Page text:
LOUISVILLE, Ky. (WHAS11) – Imagine paying just $125 for a piece of land or only $500 for a house in the Metro.
Sounds too good to be true, but it’s actually happening.
It’s all part of a city program aiming to clean up and fix up vacant and abandoned properties, make them inhabitable, and then have them generate tax revenue again.
With an estimated 6,000 to 7,000 vacant and abandoned properties in Louisville, “frequently, almost always, we are not collecting taxes,” Develop Louisville Director Deborah Bilitski said.
The eyesores are also painful for the city budget, and therefore your wallet.
According to the city, it allocated about $2.5 million last year to the vacant lot division of Codes & Regulations.
Crews in that division are responsible for boarding up, mowing and maintaining the properties.
Every month, the Landbank Authority hears proposals to purchase land and dilapidated homes which the city took ownership of.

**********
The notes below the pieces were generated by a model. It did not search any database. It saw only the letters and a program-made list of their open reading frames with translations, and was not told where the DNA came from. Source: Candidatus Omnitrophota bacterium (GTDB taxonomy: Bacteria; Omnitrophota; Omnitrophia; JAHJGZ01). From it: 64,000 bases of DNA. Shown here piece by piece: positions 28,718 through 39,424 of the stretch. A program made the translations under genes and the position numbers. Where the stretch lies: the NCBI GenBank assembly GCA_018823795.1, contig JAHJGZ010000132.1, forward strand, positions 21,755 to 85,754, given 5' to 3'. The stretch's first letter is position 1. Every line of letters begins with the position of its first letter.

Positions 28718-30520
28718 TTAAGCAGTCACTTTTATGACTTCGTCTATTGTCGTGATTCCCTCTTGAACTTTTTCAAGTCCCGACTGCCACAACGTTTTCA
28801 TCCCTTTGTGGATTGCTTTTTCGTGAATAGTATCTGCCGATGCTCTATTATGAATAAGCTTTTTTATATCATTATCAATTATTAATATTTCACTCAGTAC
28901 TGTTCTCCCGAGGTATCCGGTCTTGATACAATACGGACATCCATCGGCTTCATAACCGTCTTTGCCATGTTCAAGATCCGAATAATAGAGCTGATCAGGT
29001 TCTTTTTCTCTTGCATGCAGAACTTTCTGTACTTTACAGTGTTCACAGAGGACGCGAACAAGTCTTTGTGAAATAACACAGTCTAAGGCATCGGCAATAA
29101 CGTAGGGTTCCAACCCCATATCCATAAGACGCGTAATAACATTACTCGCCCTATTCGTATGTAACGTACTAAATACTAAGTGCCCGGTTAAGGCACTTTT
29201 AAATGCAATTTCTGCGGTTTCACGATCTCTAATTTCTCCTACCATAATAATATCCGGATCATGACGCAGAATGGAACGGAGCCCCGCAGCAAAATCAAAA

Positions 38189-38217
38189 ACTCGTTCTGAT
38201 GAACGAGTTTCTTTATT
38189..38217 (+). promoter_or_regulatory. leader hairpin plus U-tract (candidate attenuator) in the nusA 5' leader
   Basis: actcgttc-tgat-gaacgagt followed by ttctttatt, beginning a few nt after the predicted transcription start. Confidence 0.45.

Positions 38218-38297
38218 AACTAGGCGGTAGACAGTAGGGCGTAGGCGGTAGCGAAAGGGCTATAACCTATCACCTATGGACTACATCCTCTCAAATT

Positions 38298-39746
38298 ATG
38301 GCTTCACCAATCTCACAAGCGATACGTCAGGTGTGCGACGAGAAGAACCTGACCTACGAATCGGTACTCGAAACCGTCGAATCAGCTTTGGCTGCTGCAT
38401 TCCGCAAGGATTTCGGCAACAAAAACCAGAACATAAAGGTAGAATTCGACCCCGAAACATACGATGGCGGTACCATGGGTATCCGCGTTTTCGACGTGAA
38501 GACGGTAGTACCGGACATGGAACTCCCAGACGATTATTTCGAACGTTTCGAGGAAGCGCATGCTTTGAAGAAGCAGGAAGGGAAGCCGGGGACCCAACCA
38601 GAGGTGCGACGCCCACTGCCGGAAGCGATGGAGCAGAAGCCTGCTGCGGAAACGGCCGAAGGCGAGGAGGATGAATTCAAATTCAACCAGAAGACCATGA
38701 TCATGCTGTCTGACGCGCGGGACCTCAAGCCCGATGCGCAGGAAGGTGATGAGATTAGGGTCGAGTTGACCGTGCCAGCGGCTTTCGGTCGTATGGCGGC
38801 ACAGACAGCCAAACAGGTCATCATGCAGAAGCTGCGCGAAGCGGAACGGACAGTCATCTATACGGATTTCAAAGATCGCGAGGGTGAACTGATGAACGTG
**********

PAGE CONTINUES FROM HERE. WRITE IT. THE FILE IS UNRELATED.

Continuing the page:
There is an inventory of about 450.
“We average around $3000 to $4000 for the house,” Laura Grabowski, the Vacant & Public Property Administration Director said.
That’s pennies on the dollar, but proposals must come with plans to rehab the houses or build on the land, as well as a lot of cash to do the job.
“We paid $2500,” Mirage Properties Co-Owner Michael Burkhead revealed about the first house he bought through the Landbank. “When it’s all said and done, we’ll have about $50,000 into it.”
Everyone is welcome to take advantage of these deals.
And even though many, who are in the market for property, can afford the purchase price, the construction budget prices most of them out of the market.
“One of the things that we want to be very thoughtful about is…not giving that property to somebody who either doesn’t have a full understanding of the picture of what those repairs or rehabilitation would be and what the costs of that would be,” Grabowski said.
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